Oxycodone is a semi-synthetic opioid which
has been used since the early 1900s.
It is one of the most common opioids in medical
settings and is widely taken for recreational
reasons as well.
Since the introduction of OxyContin, a controlled
release form of the drug, its use has increased.
The positive effects include euphoria, pain
relief, mood lift, music enhancement, relaxation,
sedation, and anxiety reduction.
Among the negative effects are drowsiness,
nausea, vomiting, constipation, cognitive
impairment, dizziness, and respiratory depression.
Variation exists in a notable way with the
Some people receive a lot of euphoria, while
others do not.
When the euphoria exists, it can be similar
to what’s provided by morphine and heroin.
And the drug is capable of causing a “nod,”
which is a heavily sedated, often euphoric
state, sometimes accompanied by waking dreams.
It tends to be less sedating than other opioids
and it can either facilitate sleep or cause
In medical settings, the most common negatives
are nausea, drowsiness, and constipation.
All of those can decline over long periods,
though constipation persists more than the
Combining oral oxycodone with oral naloxone
may reduce the constipation.
There are many applications for Oxycodone
that have been realized and it is commonly
prescribed for acute post-operative pain,
chronic cancer pain, and, more controversially,
chronic noncancer pain.
It is effective, to varying amounts, in most
cases of pain.
One of the least controversial uses for it,
is in acute pain.
Prescribing it for long periods of time in
cancer patients is also not terribly controversial
and its efficacy is pretty similar to morphine.
In other chronic cases, there are patients
who receive benefit for years and dose increases
are minimal after the first 3 months.
Yet, there is ultimately a lack of evidence
for its long-term efficacy and it isn’t risk-free,
so there’s usually an emphasis on trying alternative
Others cases where it may have some application
include visceral and neuropathic pain.
Oxycodone compares favorably to morphine in
They offer a similar level of pain relief,
while Oxycodone causes fewer hallucinations,
may be less likely to cause drowsiness, and
often causes less itching due to lower histamine
Overall, they have very similar effects in
The drug works in 10 to 30 minutes and lasts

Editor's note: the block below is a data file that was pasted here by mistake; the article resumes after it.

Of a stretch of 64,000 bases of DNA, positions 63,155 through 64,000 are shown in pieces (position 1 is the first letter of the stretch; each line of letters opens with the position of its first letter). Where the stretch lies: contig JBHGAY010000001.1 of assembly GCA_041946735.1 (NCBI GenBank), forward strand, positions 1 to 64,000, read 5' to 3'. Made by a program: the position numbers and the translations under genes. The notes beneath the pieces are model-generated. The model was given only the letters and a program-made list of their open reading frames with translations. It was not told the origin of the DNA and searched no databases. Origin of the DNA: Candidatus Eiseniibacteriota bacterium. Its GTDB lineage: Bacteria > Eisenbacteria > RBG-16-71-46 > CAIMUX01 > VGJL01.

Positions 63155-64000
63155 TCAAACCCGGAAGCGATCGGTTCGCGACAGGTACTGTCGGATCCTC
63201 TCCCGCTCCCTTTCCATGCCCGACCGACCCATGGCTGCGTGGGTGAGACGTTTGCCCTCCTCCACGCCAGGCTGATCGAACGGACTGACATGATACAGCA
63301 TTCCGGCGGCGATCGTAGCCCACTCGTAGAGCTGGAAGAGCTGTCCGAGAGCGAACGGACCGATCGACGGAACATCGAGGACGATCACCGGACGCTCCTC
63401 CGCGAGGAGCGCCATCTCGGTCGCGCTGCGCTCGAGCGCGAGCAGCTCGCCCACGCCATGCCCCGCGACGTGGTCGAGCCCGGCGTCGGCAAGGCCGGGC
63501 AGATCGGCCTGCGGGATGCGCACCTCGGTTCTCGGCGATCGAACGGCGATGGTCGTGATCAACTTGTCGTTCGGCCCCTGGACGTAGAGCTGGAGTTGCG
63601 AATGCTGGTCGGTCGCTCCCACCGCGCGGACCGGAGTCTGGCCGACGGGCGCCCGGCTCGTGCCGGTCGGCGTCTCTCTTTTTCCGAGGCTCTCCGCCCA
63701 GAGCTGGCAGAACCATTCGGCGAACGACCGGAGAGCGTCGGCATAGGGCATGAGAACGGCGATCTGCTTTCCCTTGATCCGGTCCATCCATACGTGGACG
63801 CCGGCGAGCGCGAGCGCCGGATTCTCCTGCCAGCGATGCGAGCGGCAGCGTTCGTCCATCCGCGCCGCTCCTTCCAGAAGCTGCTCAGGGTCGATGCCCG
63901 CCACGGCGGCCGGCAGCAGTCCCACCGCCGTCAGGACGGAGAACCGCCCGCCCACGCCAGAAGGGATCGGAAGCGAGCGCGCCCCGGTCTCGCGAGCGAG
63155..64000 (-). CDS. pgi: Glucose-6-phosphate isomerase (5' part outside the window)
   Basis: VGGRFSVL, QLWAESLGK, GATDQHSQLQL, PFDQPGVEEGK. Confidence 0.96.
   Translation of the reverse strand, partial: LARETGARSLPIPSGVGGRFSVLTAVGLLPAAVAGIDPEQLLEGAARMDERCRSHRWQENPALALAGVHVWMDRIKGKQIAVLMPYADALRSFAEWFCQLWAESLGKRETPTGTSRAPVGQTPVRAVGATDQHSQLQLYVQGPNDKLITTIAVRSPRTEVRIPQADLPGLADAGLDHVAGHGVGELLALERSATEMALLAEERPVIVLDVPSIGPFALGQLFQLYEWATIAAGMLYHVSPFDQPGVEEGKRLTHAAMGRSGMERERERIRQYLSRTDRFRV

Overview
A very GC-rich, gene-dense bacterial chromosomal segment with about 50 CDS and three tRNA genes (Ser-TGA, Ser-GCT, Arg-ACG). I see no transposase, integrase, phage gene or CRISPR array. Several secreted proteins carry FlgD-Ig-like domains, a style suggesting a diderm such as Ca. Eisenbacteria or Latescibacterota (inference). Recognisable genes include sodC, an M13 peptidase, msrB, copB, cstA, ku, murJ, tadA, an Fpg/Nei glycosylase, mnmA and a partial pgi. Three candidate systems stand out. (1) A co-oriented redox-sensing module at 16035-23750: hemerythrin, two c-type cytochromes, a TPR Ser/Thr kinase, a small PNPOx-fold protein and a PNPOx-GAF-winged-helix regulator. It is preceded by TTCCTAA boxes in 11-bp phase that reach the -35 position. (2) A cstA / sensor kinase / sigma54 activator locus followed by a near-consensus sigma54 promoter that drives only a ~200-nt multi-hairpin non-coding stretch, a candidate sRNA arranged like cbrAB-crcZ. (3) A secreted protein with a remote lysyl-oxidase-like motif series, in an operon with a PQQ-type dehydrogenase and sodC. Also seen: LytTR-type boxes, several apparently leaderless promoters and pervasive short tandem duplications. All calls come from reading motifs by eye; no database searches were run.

for 4 to 6 hours when an instant release product
With a controlled release product, the onset
is around 30 minutes and the effects may last
up to 12 hours.
Many people find it only lasts for 6 to 10
Intranasally, the onset is 1 to 5 minutes
and the duration is 3 to 5 hours.
Oxycodone is a semi-synthetic opioid synthesized
from thebaine, which occurs naturally in Papaver
Like morphine, codeine, and hydrocodone…oxycodone
is in the phenanthrene class of opioids.
It appears to exert much of its activity through
the mu-opioid receptor, though actions at
delta and kappa have not been entirely ruled
Some limited research shows kappa-opioid receptors
may be contributing to some kinds of pain
It was even suggested at one point that oxycodone
primarily operated through kappa receptors,
but that doesn’t seem accurate.
A significant level of dopamine release is
also triggered in the nucleus accumbens and
perhaps to a greater degree than morphine.
The differences between Oxycodone and Morphine
in this area haven’t been fully explored.
Compared to morphine, Oxycodone has a lower
affinity at the mu-opioid receptor, but this
is counteracted by greater availability in
On the pharmacokinetic side, it is primarily
metabolized to noroxycodone, but a smaller
portion also becomes oxymorphone.
Oxymorphone and another metabolite, noroxymorphone,
have been put forth as possible contributers
to oxycodone’s effect.
With the available research, Oxycodone itself
seems to be most important, with its metabolites
playing little to no role.
Oxycodone is available from 5 to 30 mg and
controlled release products range from 10
to 80 mg.
In medical settings, a common dosing regimen
is 5 to 10 mg every 6 hours.
In non-medical settings, a light instant release
dose is 2.5 to 10 mg, a common dose is 10
to 25 mg, and a strong dose is 25 to 30 mg.
For controlled release, a light dose is 10
to 20 mg, a common dose is 20 to 40 mg, and
a strong dose is over 40 mg.
Intranasally, a light dose is 2.5 to 5 mg,
a common dose is 5 to 15 mg, and a strong
dose is 15 to 25 mg.
Researchers at the University of Frankfurt
in Germany synthesized Oxycodone from thebaine
During the same year, tests were conducted
in animals to investigate its efficacy as
a pain reliever.
Between those tests and some trials in humans,
it was found Oxycodone could offer a slightly
greater level of pain relief than morphine,
had a longer duration of action, and produced
less nausea, drowsiness, and depression of
the circulatory and respiratory systems.
Clinical use in Germany began between 1917
It was introduced by Merck under the name
Eukodal and was mainly used for acute pain.
Within a few years, reports had already appeared
describing the drug’s euphoric and recreational
Dr. Hans Kreitmair, one of the top pharmacologists
at Merck, began studying a combination of
scopolamine, oxycodone, and ephedrine in the
That combination reportedly produced intense
and long-lasting sedation and pain relief,
while not affecting vital signs.
Clinical trials of the combo, called SEE,
SEE entered the German market in 1928.
SEE was popular in Germany and Central Europe
during the 1930s, but its greatest use came
during World War 2.
Prior to the War, surgeons were using it for
sedation, pain relief, and amnesia.
Some of the most influential research into
SEE was conducted by Dr. Martin Kirshner,
who ended up promoting SEE.
Around 1938, Wehrmacht, the German Armed Forces,
adopted the combination, referring to it as
The drug was used during minor and major procedures
to provide pain relief.
Merck sold 2 million ampules of SEE to German
Armed Forces during the course of the War.
Some surgeons in Germany weren’t fans of the
drug and suggested it’d be better for morphine
and methamphetamine to be used instead.
Concerns about SEE led one part of the Army
to abandon it, and by 1945, the German forces
were using it far less.
Most of the decline came from production and
distribution problems caused by Allied bombings.
After the War came to an end, the product,
then known as Scophedal, was still used to
a limited degree by surgeons in Germany, Austria,
Switzerland, and Scandinavia.
Production ended in 1987.
Oxycodone entered the US market in the late
1930s, but it took over a decade for use to